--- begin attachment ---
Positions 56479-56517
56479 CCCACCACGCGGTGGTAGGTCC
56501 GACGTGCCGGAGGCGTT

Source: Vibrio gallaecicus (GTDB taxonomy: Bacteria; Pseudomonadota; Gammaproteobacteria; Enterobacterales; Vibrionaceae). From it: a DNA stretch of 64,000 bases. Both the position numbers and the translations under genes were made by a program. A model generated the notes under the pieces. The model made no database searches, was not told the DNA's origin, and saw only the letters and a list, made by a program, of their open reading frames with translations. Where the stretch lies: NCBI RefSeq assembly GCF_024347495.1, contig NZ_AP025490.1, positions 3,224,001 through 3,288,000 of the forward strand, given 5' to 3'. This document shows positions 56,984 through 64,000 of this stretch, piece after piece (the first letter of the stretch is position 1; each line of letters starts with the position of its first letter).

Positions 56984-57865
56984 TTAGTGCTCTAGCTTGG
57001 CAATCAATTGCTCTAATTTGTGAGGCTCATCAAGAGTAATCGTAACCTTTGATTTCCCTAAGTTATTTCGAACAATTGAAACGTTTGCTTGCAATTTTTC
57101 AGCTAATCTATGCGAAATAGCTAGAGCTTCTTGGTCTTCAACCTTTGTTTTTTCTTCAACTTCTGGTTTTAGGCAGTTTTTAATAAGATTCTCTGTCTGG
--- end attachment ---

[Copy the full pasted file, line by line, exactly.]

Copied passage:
Positions 56479-56517
56479 CCCACCACGCGGTGGTAGGTCC
56501 GACGTGCCGGAGGCGTT

Source: Vibrio gallaecicus (GTDB taxonomy: Bacteria; Pseudomonadota; Gammaproteobacteria; Enterobacterales; Vibrionaceae). From it: a DNA stretch of 64,000 bases. Both the position numbers and the translations under genes were made by a program. A model generated the notes under the pieces. The model made no database searches, was not told the DNA's origin, and saw only the letters and a list, made by a program, of their open reading frames with translations. Where the stretch lies: NCBI RefSeq assembly GCF_024347495.1, contig NZ_AP025490.1, positions 3,224,001 through 3,288,000 of the forward strand, given 5' to 3'. This document shows positions 56,984 through 64,000 of this stretch, piece after piece (the first letter of the stretch is position 1; each line of letters starts with the position of its first letter).

Positions 56984-57865
56984 TTAGTGCTCTAGCTTGG
57001 CAATCAATTGCTCTAATTTGTGAGGCTCATCAAGAGTAATCGTAACCTTTGATTTCCCTAAGTTATTTCGAACAATTGAAACGTTTGCTTGCAATTTTTC
57101 AGCTAATCTATGCGAAATAGCTAGAGCTTCTTGGTCTTCAACCTTTGTTTTTTCTTCAACTTCTGGTTTTAGGCAGTTTTTAATAAGATTCTCTGTCTGG